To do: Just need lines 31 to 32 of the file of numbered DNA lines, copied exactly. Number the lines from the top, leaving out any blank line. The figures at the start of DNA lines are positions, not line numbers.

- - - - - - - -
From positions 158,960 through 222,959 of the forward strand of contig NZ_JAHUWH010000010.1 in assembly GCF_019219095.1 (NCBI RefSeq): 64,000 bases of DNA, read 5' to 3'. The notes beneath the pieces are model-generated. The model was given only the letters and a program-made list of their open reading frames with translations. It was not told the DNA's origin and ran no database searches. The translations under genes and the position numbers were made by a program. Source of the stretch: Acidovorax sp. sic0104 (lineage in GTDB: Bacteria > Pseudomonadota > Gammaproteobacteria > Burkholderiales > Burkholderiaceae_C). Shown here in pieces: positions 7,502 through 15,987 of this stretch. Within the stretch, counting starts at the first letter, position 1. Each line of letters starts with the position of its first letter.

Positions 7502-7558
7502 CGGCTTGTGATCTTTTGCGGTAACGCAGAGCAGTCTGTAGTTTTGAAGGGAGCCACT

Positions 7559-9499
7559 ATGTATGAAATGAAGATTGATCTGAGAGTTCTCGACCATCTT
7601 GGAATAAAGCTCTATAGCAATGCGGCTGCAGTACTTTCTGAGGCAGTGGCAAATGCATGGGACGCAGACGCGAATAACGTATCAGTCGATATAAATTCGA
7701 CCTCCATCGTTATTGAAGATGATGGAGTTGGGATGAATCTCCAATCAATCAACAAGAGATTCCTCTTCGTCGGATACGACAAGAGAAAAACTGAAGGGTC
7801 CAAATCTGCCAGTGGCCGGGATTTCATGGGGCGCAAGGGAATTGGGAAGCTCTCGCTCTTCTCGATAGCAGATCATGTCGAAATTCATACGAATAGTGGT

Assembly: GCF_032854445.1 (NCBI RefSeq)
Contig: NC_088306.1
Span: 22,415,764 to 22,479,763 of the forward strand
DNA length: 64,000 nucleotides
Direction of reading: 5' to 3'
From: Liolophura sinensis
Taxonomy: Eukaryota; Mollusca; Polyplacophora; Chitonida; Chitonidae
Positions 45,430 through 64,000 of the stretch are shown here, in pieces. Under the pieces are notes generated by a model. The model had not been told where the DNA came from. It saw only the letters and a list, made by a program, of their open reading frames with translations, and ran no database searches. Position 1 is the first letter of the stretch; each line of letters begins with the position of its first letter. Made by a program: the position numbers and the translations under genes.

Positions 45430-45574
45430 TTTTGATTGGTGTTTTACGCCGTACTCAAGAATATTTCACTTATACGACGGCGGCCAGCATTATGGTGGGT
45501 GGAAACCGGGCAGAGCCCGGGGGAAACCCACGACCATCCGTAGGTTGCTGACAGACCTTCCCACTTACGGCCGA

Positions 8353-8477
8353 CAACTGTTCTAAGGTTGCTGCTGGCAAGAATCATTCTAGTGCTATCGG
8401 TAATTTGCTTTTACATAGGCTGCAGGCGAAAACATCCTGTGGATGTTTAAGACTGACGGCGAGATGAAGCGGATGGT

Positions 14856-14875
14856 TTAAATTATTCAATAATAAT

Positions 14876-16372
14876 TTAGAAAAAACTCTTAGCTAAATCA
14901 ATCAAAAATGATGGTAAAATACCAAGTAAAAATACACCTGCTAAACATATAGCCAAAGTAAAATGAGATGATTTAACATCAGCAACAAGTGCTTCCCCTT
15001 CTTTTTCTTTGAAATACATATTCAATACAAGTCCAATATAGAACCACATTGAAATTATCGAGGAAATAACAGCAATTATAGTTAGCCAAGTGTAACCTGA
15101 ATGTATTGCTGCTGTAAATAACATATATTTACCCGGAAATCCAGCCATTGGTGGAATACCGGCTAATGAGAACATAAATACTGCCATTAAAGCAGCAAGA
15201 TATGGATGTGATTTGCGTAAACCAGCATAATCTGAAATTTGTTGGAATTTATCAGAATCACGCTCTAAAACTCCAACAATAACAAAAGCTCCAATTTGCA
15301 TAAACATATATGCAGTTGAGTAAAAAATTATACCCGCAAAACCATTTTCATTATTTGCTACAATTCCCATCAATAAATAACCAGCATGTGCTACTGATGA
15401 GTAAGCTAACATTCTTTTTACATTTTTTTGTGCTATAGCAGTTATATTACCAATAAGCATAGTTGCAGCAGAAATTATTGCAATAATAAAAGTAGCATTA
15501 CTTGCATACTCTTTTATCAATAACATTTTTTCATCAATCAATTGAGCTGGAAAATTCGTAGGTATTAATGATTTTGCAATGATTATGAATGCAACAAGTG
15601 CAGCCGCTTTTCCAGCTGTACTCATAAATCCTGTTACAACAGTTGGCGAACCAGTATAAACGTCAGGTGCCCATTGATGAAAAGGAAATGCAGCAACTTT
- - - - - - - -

15301 TAAACATATATGCAGTTGAGTAAAAAATTATACCCGCAAAACCATTTTCATTATTTGCTACAATTCCCATCAATAAATAACCAGCATGTGCTACTGATGA
15401 GTAAGCTAACATTCTTTTTACATTTTTTTGTGCTATAGCAGTTATATTACCAATAAGCATAGTTGCAGCAGAAATTATTGCAATAATAAAAGTAGCATTA